It is especially preferred if these two valves are embodied with pickups for detecting the respective valve positions. The control unit is designed such that if one of the valves fails or malfunctions, the respective other valve is adjustable into a blocking position. In other words, in the event that the blocking valve does not establish its predetermined position, the steering valve is adjusted to a blocking position. Conversely, whenever the steering valve does not assume its desired position, the blocking valve is put in its blocking position in order to block off the flow path of the additional pressure fluid to the steering motor.

In an exemplary embodiment, the steering valve accordingly has a blocking position. It is furthermore adjustable into first work positions, in which a first work connection of the steering motor communicates with a pressure fluid source. It can also be adjusted into second work positions, in which a second work connection of the steering motor communicates with the pressure fluid source.

The blocking valve is preferably embodied as a switching valve.

In a preferred exemplary embodiment of the invention, the switching valve is a 2/4-way switching valve, which in its blocking position blocks off the flow path of the additional pressure fluid between the pressure fluid source and the steering motor and between a pressure fluid drop and the steering motor, and in its switching position opens this flow path of the additional pressure fluid.

It is preferable if the steering valve, in the first work positions, connects the second work connection to the pressure fluid sink, and in the second work positions connects the first work connection to the pressure fluid sink. In this exemplary embodiment, the additional quantity of pressure fluid is carried from the metering pump to the steering motor and from the steering motor back to the pressure fluid sink via the steering valve and the blocking valve.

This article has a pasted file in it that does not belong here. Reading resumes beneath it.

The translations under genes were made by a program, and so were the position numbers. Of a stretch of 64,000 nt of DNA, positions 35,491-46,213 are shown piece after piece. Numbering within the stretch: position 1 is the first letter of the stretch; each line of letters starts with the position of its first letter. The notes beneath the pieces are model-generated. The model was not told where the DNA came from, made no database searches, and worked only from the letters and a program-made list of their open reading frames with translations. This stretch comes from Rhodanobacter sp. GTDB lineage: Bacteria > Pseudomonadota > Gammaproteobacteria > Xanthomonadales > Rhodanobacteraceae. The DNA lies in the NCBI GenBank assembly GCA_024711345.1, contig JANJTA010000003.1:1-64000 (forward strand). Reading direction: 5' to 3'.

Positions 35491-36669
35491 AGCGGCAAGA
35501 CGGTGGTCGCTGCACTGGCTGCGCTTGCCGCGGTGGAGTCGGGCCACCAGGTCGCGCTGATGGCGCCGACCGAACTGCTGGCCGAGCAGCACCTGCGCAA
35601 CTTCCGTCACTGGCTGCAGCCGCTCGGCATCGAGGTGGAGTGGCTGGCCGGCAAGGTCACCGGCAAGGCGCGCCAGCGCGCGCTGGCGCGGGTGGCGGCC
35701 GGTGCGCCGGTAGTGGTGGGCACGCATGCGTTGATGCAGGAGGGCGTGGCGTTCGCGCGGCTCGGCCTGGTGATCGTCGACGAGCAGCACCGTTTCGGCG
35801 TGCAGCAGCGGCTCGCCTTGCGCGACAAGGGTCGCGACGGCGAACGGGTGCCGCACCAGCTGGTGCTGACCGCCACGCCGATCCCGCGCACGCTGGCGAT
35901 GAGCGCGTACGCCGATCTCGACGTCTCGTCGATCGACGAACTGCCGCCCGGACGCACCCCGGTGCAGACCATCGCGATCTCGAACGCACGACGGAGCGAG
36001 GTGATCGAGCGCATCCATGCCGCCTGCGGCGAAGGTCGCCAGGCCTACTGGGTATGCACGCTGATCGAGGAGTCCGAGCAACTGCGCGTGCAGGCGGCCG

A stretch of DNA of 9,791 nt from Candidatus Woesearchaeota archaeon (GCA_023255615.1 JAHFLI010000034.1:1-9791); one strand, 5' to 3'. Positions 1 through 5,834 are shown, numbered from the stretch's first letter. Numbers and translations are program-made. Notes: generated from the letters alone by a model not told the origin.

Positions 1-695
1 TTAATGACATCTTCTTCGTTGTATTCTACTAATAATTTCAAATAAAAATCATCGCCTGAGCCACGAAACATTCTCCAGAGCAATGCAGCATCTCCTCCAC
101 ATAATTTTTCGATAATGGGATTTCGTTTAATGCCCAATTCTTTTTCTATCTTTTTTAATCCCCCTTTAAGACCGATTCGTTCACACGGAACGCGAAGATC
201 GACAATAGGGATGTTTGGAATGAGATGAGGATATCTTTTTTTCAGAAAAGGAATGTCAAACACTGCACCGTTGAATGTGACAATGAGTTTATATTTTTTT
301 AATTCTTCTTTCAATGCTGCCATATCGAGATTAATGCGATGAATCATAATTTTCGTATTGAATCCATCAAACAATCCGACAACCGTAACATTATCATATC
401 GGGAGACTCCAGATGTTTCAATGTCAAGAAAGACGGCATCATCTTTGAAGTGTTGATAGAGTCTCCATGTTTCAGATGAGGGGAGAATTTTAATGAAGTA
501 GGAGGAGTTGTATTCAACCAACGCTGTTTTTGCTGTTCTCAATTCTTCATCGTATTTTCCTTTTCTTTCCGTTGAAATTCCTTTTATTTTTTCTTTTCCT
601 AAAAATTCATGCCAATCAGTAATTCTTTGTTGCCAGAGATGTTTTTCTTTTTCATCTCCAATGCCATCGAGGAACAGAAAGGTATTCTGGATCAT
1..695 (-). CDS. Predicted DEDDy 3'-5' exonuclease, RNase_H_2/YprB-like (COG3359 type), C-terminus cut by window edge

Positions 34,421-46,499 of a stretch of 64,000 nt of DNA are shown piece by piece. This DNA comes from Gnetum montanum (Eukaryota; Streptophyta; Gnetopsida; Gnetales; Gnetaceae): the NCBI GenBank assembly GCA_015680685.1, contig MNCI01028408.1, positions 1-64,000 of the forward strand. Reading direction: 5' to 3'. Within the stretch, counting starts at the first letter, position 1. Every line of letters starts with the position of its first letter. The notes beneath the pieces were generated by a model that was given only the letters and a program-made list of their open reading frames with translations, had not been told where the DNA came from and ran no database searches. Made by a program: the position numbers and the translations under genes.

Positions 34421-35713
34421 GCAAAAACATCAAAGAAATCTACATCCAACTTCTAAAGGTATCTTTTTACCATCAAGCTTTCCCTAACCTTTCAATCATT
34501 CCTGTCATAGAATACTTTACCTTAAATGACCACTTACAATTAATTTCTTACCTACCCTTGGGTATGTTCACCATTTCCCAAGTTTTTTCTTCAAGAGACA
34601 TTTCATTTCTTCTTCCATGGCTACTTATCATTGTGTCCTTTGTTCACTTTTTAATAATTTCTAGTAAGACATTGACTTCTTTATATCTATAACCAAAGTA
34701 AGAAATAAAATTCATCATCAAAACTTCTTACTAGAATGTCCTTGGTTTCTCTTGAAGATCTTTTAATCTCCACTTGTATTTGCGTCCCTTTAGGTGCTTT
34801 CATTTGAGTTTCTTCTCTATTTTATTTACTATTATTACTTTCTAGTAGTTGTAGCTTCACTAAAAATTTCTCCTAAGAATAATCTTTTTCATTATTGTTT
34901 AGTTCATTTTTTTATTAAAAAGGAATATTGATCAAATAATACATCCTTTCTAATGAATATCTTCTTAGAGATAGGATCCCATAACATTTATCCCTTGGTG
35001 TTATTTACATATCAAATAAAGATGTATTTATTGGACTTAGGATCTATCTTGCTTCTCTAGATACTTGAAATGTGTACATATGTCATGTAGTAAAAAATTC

It is especially preferable if the blocking valve is located in the pressure fluid flow path between the steering valve and the steering motor.

In an alternative version, only the additional flow of pressure fluid from the pressure fluid source to the steering motor is carried via the blocking valve and the steering valve, while the outflow of pressure fluid takes place via the steering unit. In that case, the blocking valve and the steering valve can be embodied more simply than in the exemplary embodiment described above.

In the case in which no leakage via the electrohydraulic part of the steering system is allowable, the switching valve may be embodied as a seat valve.

The construction of the electrohydraulic steering system is especially simple if the pickup associated with the blocking valve is a terminal position switch and/or if the pickup associated with the continuously variable steering valve is a travel pickup, so that the failure of the blocking valve or of the steering valve is reliably detectable. In that case, not only the position of the steering valve but also its adjusting speed can be monitored, for instance in order to detect a malfunction of the steering valve early.

In one version, the correct setting of the steering valve can also be detected by measuring the actual additional volumetric flow of pressure fluid and by comparing this actual value with the desired value.

As the pressure fluid source for supplying the steering unit and/or for furnishing the additional quantity of pressure fluid, a constant pump or a variable pump can be used.

BRIEF DESCRIPTION OF THE DRAWINGS

Preferred exemplary embodiments of the invention will be described in further detail below in terms of schematic drawings. Shown are:

FIG. 1, a circuit diagram of a first exemplary embodiment of an electrohydraulic steering system; and

FIG. 2, a circuit diagram of a further, simplified exemplary embodiment.

DETAILED DESCRIPTION OF THE PREFERRED EMBODIMENTS